Driving a string of high brightness LEDs at full capacity requires careful design, as does achieving a wide dimming ratio while at the same time maintaining the color spectrum. Fortunately, there are some integrated driver packages that are up to the challenge.Background
A high-power LED’s light output has already achieved the critical milestone of 100 lumens/W, with some manufacturers claiming 120 lumens/W in the laboratory. This means that the LED has now surpassed the CFL (80 lumens/W) in terms of energy efficiency. Nevertheless, it is further projected that by 2012, the LED will attain 150 lumens/W output. Furthermore, with all the current focus on being “green,” the LED does not contain any hazardous materials like the CFL, which has toxic mercury vapor inside the tube.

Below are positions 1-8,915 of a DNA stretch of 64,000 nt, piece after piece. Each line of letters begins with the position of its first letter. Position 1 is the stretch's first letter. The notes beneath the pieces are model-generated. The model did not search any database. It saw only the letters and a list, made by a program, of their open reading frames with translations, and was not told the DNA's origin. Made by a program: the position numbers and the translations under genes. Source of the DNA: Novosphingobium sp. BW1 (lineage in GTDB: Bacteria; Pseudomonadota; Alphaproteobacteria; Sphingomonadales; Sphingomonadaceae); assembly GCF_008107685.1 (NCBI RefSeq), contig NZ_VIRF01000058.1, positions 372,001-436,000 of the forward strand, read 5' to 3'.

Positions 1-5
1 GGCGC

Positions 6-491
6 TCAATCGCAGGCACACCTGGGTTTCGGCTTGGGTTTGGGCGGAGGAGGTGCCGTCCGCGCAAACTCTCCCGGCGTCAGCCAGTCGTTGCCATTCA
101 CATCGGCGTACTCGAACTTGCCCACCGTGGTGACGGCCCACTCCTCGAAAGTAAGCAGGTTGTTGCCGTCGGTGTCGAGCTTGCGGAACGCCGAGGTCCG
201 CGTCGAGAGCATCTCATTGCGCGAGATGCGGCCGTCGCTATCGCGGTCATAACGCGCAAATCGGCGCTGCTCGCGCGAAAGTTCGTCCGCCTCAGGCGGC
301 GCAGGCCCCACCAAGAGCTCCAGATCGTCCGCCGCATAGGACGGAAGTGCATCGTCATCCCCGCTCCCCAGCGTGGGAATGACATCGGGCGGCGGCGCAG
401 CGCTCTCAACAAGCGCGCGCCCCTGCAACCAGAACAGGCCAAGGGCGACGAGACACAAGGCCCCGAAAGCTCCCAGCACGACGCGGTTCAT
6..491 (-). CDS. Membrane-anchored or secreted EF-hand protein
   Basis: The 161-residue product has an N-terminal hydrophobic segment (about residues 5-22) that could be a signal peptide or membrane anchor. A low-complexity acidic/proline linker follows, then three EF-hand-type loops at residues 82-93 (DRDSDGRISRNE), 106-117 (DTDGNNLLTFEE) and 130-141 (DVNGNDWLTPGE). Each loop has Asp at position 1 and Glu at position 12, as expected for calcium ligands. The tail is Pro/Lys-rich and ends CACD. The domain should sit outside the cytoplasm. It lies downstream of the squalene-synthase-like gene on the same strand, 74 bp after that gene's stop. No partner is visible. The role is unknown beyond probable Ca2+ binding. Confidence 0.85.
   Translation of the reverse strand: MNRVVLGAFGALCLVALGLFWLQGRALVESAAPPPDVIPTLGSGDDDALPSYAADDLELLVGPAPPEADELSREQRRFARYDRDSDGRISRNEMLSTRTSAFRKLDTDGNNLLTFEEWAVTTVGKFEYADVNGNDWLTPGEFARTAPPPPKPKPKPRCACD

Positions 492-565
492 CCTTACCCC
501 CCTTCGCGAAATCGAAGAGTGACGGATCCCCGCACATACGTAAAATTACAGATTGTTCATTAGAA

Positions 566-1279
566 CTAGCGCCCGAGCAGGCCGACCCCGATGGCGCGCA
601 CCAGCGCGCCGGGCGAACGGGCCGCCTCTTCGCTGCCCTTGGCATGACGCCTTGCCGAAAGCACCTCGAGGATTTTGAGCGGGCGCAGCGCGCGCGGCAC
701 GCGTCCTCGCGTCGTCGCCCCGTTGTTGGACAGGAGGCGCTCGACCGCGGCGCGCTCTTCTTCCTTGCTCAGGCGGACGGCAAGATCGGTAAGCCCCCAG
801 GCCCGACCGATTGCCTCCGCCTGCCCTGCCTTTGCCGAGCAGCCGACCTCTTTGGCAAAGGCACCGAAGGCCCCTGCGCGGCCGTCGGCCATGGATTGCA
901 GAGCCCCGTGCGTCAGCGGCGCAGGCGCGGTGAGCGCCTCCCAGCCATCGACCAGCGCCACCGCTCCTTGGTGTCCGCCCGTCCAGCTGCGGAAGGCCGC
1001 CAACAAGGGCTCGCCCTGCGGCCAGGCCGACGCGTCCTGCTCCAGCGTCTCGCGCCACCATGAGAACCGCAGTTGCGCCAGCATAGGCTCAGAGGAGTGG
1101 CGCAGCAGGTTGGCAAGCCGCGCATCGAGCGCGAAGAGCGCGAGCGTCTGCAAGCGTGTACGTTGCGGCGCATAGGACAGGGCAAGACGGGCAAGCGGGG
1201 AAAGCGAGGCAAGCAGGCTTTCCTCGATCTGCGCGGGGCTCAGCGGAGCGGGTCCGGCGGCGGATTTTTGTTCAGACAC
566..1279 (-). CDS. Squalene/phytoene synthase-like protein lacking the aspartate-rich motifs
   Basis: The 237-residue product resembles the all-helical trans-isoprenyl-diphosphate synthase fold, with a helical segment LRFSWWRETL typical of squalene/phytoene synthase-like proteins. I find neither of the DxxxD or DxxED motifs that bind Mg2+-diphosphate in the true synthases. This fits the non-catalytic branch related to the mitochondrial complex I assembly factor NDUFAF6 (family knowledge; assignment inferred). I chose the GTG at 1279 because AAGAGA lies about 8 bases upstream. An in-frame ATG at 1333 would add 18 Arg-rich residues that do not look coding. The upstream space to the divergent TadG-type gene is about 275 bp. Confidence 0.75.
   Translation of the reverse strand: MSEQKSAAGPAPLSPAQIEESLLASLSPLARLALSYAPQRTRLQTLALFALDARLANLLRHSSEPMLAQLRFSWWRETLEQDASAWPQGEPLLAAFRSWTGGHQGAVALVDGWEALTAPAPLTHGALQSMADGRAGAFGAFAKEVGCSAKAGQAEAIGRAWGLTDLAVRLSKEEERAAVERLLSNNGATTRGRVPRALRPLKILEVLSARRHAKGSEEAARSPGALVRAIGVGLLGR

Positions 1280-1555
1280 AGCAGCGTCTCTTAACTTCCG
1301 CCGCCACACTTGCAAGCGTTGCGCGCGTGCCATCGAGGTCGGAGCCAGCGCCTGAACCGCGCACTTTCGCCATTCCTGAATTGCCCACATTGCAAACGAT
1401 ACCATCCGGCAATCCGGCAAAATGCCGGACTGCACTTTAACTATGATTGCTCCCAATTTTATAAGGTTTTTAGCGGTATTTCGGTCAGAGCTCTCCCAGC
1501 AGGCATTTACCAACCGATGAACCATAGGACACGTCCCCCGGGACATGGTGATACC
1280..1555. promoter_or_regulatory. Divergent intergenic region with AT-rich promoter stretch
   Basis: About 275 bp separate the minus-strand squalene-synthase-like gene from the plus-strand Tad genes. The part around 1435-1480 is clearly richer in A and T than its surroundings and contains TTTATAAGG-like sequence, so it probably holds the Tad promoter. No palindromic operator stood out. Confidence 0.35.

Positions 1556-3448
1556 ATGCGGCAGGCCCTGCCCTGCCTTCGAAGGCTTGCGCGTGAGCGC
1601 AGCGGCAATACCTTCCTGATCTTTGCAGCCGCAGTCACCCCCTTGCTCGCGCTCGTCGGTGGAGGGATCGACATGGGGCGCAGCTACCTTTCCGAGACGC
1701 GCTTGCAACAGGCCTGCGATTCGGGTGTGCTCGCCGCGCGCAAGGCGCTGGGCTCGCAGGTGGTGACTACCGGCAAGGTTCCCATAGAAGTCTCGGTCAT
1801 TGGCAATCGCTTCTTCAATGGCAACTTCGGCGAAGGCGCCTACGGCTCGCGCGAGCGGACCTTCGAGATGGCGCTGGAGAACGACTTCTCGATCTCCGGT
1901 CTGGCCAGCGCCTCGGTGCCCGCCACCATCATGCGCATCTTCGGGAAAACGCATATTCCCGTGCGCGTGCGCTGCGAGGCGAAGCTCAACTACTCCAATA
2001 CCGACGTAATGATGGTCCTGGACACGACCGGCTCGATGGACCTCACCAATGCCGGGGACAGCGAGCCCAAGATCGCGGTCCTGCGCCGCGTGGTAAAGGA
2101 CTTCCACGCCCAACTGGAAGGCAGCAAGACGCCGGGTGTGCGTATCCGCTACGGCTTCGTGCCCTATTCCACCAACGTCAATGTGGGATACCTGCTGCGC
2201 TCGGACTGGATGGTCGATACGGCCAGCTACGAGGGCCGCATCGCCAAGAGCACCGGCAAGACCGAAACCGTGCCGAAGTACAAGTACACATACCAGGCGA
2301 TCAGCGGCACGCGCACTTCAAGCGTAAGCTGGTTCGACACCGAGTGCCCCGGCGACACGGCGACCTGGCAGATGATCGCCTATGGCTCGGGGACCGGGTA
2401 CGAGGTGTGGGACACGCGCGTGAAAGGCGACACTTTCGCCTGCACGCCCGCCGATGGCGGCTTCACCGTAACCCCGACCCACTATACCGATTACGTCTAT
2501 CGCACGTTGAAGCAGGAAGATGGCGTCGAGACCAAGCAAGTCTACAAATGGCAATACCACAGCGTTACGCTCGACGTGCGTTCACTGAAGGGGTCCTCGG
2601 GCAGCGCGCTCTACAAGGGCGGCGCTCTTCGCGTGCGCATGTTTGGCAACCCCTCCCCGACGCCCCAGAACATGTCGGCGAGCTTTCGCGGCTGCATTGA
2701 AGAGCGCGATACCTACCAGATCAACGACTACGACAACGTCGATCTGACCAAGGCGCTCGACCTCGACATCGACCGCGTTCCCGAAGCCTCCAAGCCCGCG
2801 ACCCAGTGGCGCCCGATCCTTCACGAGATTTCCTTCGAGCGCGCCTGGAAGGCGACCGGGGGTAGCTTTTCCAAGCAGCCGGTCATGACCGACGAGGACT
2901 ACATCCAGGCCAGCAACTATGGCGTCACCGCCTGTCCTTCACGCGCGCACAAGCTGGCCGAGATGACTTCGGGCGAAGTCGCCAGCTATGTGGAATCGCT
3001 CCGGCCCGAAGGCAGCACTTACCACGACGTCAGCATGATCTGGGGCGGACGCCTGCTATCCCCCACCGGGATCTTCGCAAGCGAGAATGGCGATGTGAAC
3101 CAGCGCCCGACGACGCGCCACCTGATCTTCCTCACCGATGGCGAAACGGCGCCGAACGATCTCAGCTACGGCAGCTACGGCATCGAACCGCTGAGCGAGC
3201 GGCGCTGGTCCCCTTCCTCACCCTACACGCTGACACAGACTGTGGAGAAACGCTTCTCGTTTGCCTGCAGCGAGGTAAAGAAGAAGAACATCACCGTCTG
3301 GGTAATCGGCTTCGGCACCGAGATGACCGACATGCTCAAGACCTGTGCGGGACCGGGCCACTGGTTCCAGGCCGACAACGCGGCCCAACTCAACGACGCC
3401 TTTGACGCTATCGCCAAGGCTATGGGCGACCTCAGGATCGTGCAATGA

The cost of LED lighting has come down very quickly. The cost of individual white-light diodes, several of which go into an LED bulb and make up much of the cost, have come down in price from about $5 a few years ago to less than $1 in the last twelve months. Many LED industry analysts predict that over the course of the next 12 months, LED bulb replacements for the incandescent light bulb will be priced at a level that will be acceptable for the consumer. Some LED manufacturers have already claimed that they have designed light-emitting chips that could power an LED bulb producing light comparable to the 75-Watt incandescent bulbs so commonly used in American homes. This type of LED chip usually requires ~12 W of power in order to be able to output this amount of light.